Contributor, Korn Ferry Institute
This Week in Leadership
$80 a Barrel. Now What?
Switch suppliers? Eat the cost? Or shut down some operations? With energy costs soaring, leaders face some unappealing options.
Daniel Goleman, author of the best seller Emotional Intelligence, and co-developer of the Goleman EI online learning platform, is a regular contributor to Korn Ferry. His latest book, Altered Traits: Science Reveals How Meditation Changes Your Mind, Brain, and Body, is available now.
Each January, roughly one in three Americans make a resolution to improve themselves in some way. We're just finished March, and research suggests that by June less than half of these people are still on target to achieve their goal.
A large percentage of these goals—well over half—are related to wellness or wellbeing. Things like “run more” or “take time off” or “sleep better.” But are these the only places we should be putting our energy? Or is there more to wellbeing we might be missing?
Richard Davidson is a neuroscientist and the founder of the Center for Healthy Minds at the University of Wisconsin. A long-time friend and colleague, I recently interviewed him for my podcast. Based on years of scientific research, he and his colleagues have introduced a framework for wellbeing that transcends what we have traditionally considered “good for us.”
In his model, wellbeing has four pillars:
● Awareness: Our attentiveness to our environment, bodily sensations, thoughts and feelings—the degree to which we notice (or not) the details of our own experience.
● Connection: How related we are to others and the world around us— the degree to which we practice appreciation, kindness and compassion.
● Insight: How much and how often we cultivate curiosity and self-knowledge.
● Purpose: The degree to which we understand our values and motivations, using them as a North Star by which we guide our decisions.
Each of these pillars zeroes in on specific skills that can be learned and strengthened over time; they have been studied in the lab and shown to improve with training. Dr. Davidson argues that if we are to find a sense of happiness and wellbeing in our lives, we need to cultivate each of them in equal measure. They are not separate. Instead, they build upon one another.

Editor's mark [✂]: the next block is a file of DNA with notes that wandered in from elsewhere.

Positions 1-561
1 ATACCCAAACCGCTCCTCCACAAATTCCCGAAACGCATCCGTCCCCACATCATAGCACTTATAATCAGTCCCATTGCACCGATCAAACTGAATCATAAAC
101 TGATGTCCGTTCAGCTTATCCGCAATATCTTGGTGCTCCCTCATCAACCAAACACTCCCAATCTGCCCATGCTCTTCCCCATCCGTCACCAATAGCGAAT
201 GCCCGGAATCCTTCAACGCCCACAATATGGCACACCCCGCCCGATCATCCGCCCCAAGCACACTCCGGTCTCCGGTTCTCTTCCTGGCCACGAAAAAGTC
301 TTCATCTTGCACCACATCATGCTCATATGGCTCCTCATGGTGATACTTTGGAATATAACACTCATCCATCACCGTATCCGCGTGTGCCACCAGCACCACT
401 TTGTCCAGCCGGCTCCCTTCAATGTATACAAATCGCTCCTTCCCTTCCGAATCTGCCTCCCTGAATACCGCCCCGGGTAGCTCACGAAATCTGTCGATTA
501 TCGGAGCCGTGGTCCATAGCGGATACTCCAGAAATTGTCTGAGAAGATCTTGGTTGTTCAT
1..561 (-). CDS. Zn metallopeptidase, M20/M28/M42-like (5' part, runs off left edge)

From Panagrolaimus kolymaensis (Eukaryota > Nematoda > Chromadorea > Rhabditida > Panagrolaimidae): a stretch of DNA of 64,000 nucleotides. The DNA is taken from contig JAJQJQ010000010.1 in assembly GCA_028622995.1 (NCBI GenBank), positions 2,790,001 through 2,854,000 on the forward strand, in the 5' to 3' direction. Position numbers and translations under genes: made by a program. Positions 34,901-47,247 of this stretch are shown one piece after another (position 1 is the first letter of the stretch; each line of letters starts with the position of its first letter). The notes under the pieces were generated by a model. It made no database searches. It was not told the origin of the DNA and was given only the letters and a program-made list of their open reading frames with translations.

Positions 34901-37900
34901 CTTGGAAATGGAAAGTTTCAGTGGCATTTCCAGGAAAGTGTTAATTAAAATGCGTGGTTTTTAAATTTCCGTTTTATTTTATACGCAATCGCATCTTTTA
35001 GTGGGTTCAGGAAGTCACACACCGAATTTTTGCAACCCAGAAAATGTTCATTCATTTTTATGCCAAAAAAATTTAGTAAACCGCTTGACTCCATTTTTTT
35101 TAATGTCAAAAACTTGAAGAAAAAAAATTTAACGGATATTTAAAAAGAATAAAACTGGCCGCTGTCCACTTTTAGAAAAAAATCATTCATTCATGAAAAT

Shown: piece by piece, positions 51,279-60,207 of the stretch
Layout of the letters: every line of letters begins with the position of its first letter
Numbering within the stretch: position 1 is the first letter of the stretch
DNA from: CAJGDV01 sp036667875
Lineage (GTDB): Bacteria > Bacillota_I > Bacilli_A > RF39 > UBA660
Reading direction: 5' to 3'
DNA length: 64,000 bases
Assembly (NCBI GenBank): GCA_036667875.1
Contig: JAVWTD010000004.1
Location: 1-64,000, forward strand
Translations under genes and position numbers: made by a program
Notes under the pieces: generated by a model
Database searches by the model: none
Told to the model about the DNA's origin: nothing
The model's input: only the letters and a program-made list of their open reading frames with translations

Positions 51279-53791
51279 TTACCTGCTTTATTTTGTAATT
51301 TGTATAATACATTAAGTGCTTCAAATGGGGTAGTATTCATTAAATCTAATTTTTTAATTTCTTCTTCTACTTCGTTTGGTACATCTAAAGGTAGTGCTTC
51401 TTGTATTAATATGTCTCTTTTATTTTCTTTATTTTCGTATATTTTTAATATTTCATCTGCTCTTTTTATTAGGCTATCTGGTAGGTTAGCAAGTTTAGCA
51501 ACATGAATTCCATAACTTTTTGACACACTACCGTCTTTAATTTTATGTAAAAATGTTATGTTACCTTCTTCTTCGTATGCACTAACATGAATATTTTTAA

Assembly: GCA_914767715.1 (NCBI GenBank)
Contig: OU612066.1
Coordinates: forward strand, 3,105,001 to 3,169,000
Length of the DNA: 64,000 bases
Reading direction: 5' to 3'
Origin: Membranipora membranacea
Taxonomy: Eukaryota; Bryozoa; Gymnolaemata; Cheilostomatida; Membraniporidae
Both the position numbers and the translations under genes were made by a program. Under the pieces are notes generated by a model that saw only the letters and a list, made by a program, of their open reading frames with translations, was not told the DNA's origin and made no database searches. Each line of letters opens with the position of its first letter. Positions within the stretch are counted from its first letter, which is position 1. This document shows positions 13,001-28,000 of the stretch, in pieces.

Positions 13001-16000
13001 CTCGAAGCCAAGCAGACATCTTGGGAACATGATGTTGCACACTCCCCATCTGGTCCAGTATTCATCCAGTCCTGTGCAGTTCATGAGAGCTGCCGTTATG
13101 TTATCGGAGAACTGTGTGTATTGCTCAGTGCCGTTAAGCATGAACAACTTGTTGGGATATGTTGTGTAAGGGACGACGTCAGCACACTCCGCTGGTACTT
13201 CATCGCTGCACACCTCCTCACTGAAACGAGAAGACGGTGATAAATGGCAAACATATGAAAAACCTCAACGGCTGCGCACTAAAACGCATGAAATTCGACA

Last July, the Kaiser Family Foundation Tracking Poll reported that more than half of US adults reported a decline in their mental health due to their worry and stress over the pandemic—up from the 32% reported in March of 2020.
Given how stressful the past 12 months have been, this framework offers us something concrete to consider as we search for an antidote to our own malaise.
The framework considers that there’s a difference between the kind of happiness that depends on what happens to us in a day, and a sense of wellbeing that comes from within.
The first kind of happiness can easily take a dive whenever there’s adversity, such as in this time of lockdown and recession where bad things continue to happen. But the second—the kind Davidson is getting at—offers a sort of inoculation against these ups and downs. A Tibetan friend calls it being “happy for no reason.”
In a recent Korn Ferry article on healthy habits to cultivate while working at home, Nancy Von Horn, a career coach with Korn Ferry Advance, comments that in this time, “People need ways to find order amid the chaos.” She suggests scheduling a daily run, getting consistent sleep, or scheduling a long uninterrupted dinner with family.
These suggestions are good ones that point back to elements of Davidson’s framework, including awareness and connection.
But it’s purpose—the fourth pillar—that I’m really interested in here.
What kind of reflections are we making around purpose? Can we find a sense of meaning larger than our own self-interest?
Maybe this year will give us a new take on how we bolster our wellbeing. And perhaps connecting with a sense of purpose might be the best resolution we can make.
Click here to learn more about Daniel Goleman's Emotional Intelligence Coaching Certification.